Commonly required skills and qualifications

Familiarize yourself with multiple religions, traditions, and customs. If you can provide various services, you’ll be more helpful to a potential employer. Take a grief and bereavement counseling course to give you the basic skills to assist grieving families and loved ones. Become an expert in “green funeral services.” 56% of people expressed interest in more environmentally and cost-effective funerals, according to the NFDA.

Develop a professional network

Join one or more of the professional networks available for people in the funeral business. Here are a few national options:

  • Cremation Association of North America (CANA)
  • National Funeral Directors Association (NFDA)
  • Association for Death Education and Counseling
  • Funeral Ethics Organization
  • Jewish Funeral Directors of America

Where the mortician jobs are

Top states

  • Indiana
  • Oregon
  • Arizona
  • Pennsylvania
  • Alabama

Top job sites

  • Indeed
  • LinkedIn
  • ZipRecruiter
  • Careerbuilder
  • Monster


Do morticians have to go to medical school?

Morticians and funeral directors can get their education at many universities and colleges; it does not require attending medical school. 

How long does it take to become a mortician?

Each state has different requirements for licensed funeral directors. An associate degree program is required in some places, which averages about two years. Other states require a bachelor’s degree. An internship of one to three years is required as well before becoming certified. 

How can I work in a morgue?

There are several jobs available in the morgue. Morticians and funeral directors require schooling and specific licensing. If you want some experience before going through schooling, you can work as an assistant.

Are morticians and embalmers the same thing?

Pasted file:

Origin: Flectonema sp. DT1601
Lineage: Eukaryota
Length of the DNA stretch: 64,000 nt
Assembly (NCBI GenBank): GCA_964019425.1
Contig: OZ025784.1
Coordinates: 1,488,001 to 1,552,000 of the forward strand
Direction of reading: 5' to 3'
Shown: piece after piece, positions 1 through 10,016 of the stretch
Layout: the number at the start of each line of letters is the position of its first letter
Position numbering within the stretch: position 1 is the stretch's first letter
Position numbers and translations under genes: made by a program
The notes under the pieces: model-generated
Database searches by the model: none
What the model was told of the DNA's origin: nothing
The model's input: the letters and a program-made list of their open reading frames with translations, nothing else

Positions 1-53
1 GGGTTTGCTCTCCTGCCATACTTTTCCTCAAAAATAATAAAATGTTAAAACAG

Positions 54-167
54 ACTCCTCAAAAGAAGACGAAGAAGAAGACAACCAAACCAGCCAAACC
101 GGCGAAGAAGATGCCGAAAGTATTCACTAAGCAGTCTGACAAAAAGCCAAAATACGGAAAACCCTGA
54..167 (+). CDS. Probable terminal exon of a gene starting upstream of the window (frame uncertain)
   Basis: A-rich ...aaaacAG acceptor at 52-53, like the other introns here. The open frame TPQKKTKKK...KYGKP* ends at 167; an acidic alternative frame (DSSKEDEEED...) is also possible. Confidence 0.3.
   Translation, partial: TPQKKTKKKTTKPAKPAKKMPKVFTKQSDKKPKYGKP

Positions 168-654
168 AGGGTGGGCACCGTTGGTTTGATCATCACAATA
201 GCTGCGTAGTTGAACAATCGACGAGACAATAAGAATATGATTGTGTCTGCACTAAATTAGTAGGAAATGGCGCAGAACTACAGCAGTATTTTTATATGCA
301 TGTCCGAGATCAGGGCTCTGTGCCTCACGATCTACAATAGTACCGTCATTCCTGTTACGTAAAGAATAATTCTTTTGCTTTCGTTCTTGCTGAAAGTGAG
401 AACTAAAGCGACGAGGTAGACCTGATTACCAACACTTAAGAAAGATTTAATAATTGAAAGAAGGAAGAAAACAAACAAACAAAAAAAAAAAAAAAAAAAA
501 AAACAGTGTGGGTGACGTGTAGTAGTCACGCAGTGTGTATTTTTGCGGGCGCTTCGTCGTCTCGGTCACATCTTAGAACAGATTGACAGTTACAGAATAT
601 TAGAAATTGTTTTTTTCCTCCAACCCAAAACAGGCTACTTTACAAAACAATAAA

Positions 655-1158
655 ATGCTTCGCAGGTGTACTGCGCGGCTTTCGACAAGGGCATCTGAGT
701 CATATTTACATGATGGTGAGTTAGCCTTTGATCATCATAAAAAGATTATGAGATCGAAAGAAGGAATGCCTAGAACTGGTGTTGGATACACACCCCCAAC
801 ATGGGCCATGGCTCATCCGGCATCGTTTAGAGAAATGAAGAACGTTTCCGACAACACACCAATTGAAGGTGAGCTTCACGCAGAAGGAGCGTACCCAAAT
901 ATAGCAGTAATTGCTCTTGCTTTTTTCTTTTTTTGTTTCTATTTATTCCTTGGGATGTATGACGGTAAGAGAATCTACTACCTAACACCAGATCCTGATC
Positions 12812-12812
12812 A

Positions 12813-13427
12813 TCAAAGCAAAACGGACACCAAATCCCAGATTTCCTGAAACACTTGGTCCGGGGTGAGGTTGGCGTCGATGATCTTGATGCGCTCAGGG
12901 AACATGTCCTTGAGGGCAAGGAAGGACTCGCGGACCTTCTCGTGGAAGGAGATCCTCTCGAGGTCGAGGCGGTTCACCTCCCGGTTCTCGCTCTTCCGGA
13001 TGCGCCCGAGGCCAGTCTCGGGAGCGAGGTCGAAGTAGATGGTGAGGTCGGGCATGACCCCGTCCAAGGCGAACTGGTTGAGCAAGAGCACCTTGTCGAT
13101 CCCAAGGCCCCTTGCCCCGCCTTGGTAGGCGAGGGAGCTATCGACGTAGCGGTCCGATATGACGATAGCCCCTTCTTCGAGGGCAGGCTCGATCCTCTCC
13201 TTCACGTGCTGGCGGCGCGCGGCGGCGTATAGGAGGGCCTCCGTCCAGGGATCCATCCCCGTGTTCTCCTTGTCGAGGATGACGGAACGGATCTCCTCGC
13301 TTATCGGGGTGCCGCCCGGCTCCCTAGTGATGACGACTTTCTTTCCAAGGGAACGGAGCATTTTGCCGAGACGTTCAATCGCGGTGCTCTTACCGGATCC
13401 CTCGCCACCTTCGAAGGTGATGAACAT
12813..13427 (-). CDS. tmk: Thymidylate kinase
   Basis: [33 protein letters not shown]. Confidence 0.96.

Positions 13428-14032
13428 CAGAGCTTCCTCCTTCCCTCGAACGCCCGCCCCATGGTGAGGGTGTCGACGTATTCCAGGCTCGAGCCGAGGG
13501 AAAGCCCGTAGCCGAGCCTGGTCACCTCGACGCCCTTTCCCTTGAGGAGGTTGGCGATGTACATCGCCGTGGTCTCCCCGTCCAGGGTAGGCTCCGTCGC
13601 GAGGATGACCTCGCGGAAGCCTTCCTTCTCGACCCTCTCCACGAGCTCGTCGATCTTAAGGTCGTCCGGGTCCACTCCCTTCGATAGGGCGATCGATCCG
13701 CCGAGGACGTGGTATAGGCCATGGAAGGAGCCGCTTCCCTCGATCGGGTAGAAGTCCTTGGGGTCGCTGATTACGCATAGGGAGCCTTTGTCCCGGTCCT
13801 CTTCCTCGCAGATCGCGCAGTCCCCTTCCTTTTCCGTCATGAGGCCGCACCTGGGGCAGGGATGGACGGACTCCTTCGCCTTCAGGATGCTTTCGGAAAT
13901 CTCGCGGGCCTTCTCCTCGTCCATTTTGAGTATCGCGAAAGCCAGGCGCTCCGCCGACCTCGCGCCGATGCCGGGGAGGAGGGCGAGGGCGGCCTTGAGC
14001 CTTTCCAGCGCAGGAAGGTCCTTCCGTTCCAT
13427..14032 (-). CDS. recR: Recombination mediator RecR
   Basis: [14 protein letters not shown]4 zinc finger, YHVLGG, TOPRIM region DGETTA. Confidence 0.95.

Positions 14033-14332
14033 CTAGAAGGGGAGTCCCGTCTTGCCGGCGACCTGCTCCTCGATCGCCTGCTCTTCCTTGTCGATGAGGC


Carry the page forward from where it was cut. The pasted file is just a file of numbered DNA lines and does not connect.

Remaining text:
Morticians are typically trained in embalming. Some funeral homes have two separate positions where the embalmer prepares bodies, and the mortician is someone who works with the families and helps to plan the funerals and the entire burial process.

Do morticians get days off?

Each funeral home will have its own schedule, but at least one person needs to be on call. Funeral services need to be organized quickly, so it’s important that they are available to help families within 24 hours sometimes. Vacations and days away are possible for everyone as long as there is someone who can act as backup.

What are the daily duties of a mortician?

Morticians spend their days planning all the details of a funeral, embalming, filing paperwork, and working closely with the families of the deceased. It involves working with cemeteries, pallbearers, cremation services, and relatives.

What’s the difference between a funeral director and a mortician?

Funeral directors and morticians can be interchangeable titles. In smaller places, the same person handles all the duties, but in larger funeral homes, a funeral director might handle the business side, and the mortician is the person who handles the embalming and preparing of the body.

Do morticians need to be religious?

Morticians don’t necessarily need to be religious themselves, but they need to be open to different religions. Some funeral homes are affiliated with certain religions, and others are open to all. It’s important to keep an open mind and be accepting of everyone.

Are autopsies done by morticians?

In most cases, morticians do not do autopsies. In some areas, there may not be a coroner’s office, which may happen at the funeral home. The person who performs the autopsy depends on who requests it.

What skills does a mortician need?

Morticians need to have an acute awareness of people’s feelings and an understanding of reactions. The desire to help others is the most important. It’s also important to be organized and knowledgeable about laws and regulations related to the funeral industry.

How do people become morticians?

To become a mortician, the first step is to determine your state requirements for licenses and education. Knowing that you can take steps to complete required coursework. An apprenticeship and license exam are the next steps in most places, and you can apply for open positions.